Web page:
Wellington's port company is bracing for a sharp downturn in log and meat exports, warning that customers are deeply nervous about the impact of coronavirus.
CentrePort, owned jointly by the Wellington and Horizons regional councils, said volumes of logs coming to the port were falling, while exporters in the log and meat sectors were reporting cancelled orders.
"We're seeing nervousness, the type of nervousness we haven't seen before," commercial manager Andrew Locke, who has worked in the port industry for 27 years, told the Herald.
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"I've been doing this a long time. I've worked in the port industry through Sars, through the Asian Crisis in '96. This feels quite different and there seems to be a lot of nervousness among very experienced people," Locke said.
"What we believe is, we will see a reduction in the volumes over the wharf, like most New Zealand ports, in the next six to eight weeks."
Locke pointed to figures that showed that, since 2004, log imports from China rose from less than one million tonnes a year to more than 16 million tonnes in 2018.
Meanwhile, the traditional markets - Japan and South Korea - had fallen steadily and were now a fraction of the size of China.
"This is different from Sars just because of the reliance of the New Zealand market on the Chinese market. That change has been dramatic."
Exporters - and the port - were trying to assess the impact and Locke said his focus was on the next two months.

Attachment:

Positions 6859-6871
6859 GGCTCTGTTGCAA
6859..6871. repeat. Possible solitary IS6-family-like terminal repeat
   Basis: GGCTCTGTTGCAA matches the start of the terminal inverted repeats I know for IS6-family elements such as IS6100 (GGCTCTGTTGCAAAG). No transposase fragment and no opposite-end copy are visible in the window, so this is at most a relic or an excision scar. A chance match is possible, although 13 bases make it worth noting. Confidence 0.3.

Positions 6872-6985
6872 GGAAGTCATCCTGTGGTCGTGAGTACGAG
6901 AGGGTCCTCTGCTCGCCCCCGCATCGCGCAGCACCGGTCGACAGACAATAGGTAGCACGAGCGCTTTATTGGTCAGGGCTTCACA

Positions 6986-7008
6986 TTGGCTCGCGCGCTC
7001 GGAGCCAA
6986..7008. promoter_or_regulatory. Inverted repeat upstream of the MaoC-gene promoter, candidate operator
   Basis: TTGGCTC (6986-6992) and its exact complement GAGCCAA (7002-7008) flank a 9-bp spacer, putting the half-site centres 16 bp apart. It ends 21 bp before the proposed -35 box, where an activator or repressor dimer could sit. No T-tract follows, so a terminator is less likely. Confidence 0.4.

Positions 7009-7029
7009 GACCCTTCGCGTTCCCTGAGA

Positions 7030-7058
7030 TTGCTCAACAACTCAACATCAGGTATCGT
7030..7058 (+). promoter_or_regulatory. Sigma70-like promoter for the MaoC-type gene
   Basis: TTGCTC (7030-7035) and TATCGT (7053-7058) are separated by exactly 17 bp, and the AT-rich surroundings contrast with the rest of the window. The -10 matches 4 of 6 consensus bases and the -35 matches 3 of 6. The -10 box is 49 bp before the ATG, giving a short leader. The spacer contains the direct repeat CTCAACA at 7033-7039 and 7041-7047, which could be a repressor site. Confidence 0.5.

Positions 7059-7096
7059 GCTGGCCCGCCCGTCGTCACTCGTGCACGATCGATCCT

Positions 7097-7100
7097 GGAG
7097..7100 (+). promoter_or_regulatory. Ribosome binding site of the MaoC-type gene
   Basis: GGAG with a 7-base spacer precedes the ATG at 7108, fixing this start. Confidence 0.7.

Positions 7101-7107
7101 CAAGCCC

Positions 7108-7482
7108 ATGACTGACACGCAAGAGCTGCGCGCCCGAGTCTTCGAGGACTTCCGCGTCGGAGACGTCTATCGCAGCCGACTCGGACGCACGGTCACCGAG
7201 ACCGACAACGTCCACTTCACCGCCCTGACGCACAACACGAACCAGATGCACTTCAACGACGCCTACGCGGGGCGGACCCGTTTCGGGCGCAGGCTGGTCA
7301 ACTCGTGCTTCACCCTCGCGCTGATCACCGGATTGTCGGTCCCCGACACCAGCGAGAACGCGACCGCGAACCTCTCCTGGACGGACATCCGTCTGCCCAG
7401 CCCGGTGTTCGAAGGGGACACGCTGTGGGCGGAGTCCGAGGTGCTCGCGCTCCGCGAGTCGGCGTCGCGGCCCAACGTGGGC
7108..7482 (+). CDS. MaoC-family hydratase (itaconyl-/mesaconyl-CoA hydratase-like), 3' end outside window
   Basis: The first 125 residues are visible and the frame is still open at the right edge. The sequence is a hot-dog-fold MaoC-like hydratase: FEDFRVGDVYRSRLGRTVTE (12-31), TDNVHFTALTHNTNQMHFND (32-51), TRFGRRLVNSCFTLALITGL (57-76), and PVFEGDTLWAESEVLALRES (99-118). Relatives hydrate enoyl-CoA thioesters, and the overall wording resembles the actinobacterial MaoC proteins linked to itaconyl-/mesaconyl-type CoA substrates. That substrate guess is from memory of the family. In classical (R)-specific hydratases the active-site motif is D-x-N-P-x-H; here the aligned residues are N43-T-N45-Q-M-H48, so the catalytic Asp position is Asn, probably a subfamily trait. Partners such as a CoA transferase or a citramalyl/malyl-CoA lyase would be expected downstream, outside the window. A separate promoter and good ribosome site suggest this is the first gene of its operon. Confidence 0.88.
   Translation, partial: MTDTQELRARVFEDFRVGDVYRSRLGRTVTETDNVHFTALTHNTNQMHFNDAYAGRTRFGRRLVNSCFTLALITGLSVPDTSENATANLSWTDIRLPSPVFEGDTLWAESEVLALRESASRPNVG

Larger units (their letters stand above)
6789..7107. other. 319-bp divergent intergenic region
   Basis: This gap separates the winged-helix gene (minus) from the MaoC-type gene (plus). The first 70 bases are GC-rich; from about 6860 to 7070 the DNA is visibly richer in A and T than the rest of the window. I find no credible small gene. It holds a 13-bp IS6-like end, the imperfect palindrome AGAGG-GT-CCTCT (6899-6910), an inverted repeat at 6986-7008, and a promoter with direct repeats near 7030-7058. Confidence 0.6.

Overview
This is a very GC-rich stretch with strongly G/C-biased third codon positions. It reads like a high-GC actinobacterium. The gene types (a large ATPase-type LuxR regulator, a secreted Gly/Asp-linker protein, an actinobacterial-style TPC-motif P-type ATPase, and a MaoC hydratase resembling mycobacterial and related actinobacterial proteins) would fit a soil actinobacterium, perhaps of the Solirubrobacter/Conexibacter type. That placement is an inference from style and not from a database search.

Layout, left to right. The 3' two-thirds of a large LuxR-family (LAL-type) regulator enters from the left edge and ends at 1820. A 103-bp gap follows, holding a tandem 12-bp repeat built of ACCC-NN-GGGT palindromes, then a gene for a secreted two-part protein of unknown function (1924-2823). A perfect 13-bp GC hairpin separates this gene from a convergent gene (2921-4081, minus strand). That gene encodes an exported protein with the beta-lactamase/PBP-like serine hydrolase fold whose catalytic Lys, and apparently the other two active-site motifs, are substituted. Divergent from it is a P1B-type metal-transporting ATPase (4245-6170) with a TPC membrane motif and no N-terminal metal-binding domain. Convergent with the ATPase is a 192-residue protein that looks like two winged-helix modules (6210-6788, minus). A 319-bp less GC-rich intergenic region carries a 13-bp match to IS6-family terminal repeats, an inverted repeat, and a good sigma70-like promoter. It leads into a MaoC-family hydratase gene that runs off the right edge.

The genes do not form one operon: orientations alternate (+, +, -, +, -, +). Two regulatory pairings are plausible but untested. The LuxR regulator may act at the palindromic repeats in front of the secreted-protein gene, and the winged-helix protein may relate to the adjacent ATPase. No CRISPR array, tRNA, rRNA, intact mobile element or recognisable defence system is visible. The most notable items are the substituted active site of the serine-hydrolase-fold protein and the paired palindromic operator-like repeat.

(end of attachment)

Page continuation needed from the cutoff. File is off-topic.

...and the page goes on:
"No one is willing to venture a long-term view. We are in, I suppose, a six- to eight-week bubble, trying to understand what it looks like," Locke said.
"Everyone's hoping for the best. I'm not sure people are preparing for the worst yet."
The immediate impact had been on logs, Locke said.
"A number of customers are telling us it's becoming more difficult to secure sales contracts and thus a letter of credit, to facilitate the movement of logs to China," Locke said.
CentrePort was budgeting to export 1.8 million tonnes of logs this year before the coronavirus restrictions were put in place.
"We are expecting quite a considerable downturn in the next six to eight weeks," Locke said.
"At the extreme end" it was possible volumes would half over the coming two months. "I think it's bad but I don't think it's catastrophic."
Meat exporters were also nervous.
"We know of orders being cancelled and meat exporters are looking for alternative markets for products which traditionally go into China.
"We haven't seen any softening of import volume yet, but we suspect that's going to come. We suspect that's a timing issue, because the ports in China are becoming congested.
"There's some difficulties for importers on the horizon; we haven't seen it yet but we suspect there could be some delays in the supply chain."
Ports around New Zealand appear to be facing varying impacts from the disruption caused by coronavirus.
In a statement, Napier Port chief executive Todd Dawson said log exports were still moving through the port, but some exporters had reduced or suspended logging as a result of the disruption.
"We're starting to see the flow-on effects of that now, but it's too early to say how long that will last."
Dawson said it was also too soon to know whether disruption to supply chains in China would have a long term impact "but we're keeping a close eye on the issue".
Shares in Napier Port have dropped 10 per cent since the start of February.